Field III at Majdanek
camp at Majdanek
was laid out in six compounds, called fields, each surrounded by a barbed
wire fence, to separate the different categories of inmates, the same
as in the Birkenau camp.
Each field had two rows of barracks on each side of an open space which
had a gallows for hanging prisoners. Field I was the closest to the
entrance and Fields II, III and IV stretched up a slight slope with
Field V at the top, nearest to the crematorium. To the left of Field
V, as you are facing up the hill was Field VI, the only field in the
uncompleted second row of fields. At first Russian POWs were in Field
I and Jewish women and children were in Field V, but later Field I,
right next to the gas chamber, was assigned to the Jews. According to
a museum booklet, 41% of the 300,000 prisoners who were brought to Majdanek
were Jewish and 35% were non-Jewish Polish citizens. The civilian prisoners
were mostly peasants, according to the guidebook, which says that only
11% of the prisoners were intellectuals, although there were a few well-known
people in the camp.
The decision to open a camp at Lublin
was made by Heinrich Himmler
after a visit in July 1941. The original plans for the camp were revised
several times, and at one time called for as many as 15 fields, which
could house up to 150,000 prisoners who would be used as slave labor
in the building of housing for the SS
in Lublin. The final plan was changed to 8 fields, but the camp was
never finished; the maximum capacity of the camp was 23,000 prisoners.
The only barrack buildings that are still standing are in Field III,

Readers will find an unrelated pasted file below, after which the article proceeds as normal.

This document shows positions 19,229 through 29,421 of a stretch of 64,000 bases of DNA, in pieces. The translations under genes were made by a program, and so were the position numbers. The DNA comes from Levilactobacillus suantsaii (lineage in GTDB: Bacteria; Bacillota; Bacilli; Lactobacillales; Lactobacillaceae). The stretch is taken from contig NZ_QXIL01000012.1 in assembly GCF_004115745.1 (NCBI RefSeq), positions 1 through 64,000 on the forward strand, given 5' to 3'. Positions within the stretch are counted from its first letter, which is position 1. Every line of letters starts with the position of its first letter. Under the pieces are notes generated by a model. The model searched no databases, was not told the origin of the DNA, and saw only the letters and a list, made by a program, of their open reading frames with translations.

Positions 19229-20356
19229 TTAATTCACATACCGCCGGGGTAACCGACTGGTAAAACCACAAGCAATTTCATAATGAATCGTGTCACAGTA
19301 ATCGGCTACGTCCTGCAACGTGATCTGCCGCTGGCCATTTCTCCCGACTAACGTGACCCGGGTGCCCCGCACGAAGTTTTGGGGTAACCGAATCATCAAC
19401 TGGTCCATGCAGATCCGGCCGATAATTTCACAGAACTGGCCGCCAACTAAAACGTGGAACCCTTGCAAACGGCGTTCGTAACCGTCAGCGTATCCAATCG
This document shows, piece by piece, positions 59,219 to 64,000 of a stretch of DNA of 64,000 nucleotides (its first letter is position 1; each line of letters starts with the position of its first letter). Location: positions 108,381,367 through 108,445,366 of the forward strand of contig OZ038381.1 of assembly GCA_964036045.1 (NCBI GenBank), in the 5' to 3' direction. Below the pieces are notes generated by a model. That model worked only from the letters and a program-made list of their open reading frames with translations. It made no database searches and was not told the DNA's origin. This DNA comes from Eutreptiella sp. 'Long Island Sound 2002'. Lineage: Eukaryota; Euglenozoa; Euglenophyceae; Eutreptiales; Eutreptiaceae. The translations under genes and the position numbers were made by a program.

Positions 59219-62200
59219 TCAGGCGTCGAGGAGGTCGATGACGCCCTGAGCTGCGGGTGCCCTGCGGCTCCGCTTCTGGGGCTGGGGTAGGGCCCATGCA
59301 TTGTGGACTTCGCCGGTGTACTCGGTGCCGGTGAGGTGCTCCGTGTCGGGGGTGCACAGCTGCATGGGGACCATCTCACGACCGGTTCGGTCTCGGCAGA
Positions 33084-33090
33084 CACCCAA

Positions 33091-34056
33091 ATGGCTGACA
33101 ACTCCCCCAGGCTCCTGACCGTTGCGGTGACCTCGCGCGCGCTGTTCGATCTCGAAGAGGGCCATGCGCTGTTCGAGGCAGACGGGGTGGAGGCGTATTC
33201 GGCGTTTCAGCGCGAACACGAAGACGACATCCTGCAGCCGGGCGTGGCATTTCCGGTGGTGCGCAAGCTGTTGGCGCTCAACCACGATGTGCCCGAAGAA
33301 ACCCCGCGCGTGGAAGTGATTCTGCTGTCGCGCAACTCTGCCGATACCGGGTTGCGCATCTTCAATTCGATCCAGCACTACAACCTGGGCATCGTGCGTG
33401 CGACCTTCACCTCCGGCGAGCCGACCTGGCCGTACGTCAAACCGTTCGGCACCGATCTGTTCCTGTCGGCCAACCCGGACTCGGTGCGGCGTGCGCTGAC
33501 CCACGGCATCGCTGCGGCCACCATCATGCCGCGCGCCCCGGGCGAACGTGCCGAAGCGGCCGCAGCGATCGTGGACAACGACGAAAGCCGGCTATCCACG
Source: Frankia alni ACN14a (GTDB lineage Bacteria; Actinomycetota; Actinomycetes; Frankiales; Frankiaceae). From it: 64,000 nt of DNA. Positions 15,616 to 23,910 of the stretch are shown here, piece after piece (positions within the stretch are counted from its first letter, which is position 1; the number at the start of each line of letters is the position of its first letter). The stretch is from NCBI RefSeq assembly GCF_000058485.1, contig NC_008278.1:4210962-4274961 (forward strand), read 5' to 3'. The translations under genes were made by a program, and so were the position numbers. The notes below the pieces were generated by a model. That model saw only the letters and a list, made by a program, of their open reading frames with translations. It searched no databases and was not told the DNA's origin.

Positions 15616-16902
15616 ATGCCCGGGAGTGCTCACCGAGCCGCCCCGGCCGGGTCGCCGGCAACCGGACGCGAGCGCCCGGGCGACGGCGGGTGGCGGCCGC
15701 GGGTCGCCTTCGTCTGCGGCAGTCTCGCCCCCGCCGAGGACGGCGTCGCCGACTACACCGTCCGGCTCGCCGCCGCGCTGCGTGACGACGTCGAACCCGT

half way up the slope. In 1997, two reconstructed huts were put up in
Field III to fill in empty spaces where some of the original huts, as
the barracks buildings were called, were missing.
After the Majdanek camp was liberated, it was still used to house political
prisoners, but now the inmates were on the other side of the ideological
war. The barracks in Field III were taken over by the NKWD, the secret
police of the Soviet Union, and used as a transit camp for Polish citizens
who were awaiting shipment to the camps in the Gulag in the Soviet Union.
These Polish prisoners were, according to the museum booklet, officers
and soldiers from the Polish Home Army and the Peasant Battalions who
fought as partisans
during the war, but were "regarded as enemies of the new political
system." They became slave laborers in the Soviet Union, right
alongside the German Prisoners of War.
While it was a Nazi camp, conditions in Majdanek were much worse than
in most of the other concentration camps; the only other comparable
camp was the Auschwitz sub-camp at Birkenau. The Majdanek camp had no
sewer system at first because the Lublin civil authorities, who objected
to building the camp so close to the city, would not allow the camp
to be connected to the city's main sewer line. It was not until May
1942 that an inspection team from Berlin
demanded that the camp be linked to the main sewer system of Lublin,
and it was January 1943 before the work was finished.
Before the sewer system was installed, prisoners used primitive latrines
or just went on the ground; at night when prisoners were forbidden to
leave the barracks, they used wooden buckets. It was not until the autumn
of 1943 that all the barracks had running water, and even then the prisoners
had a bath or shower only about once a month. This lack of sanitation
caused many deaths from disease, including typhus, tuberculosis and
dysentery. Like the horror camp at Bergen-Belsen,
the Majdanek camp later became a camp to which sick prisoners were transferred,
starting with the first transport in December 1943 of "persons
seriously ill, maimed, exhausted to the extreme with hard labor in other
camps," according to the guide book.
After you reach the end of the row of exhibits in the former clothing
warehouse buildings, the brick pathway curves to the left and goes through
Field III, where there are more exhibits in the barracks buildings.
Here, some of the buildings are not stained with black creosote, but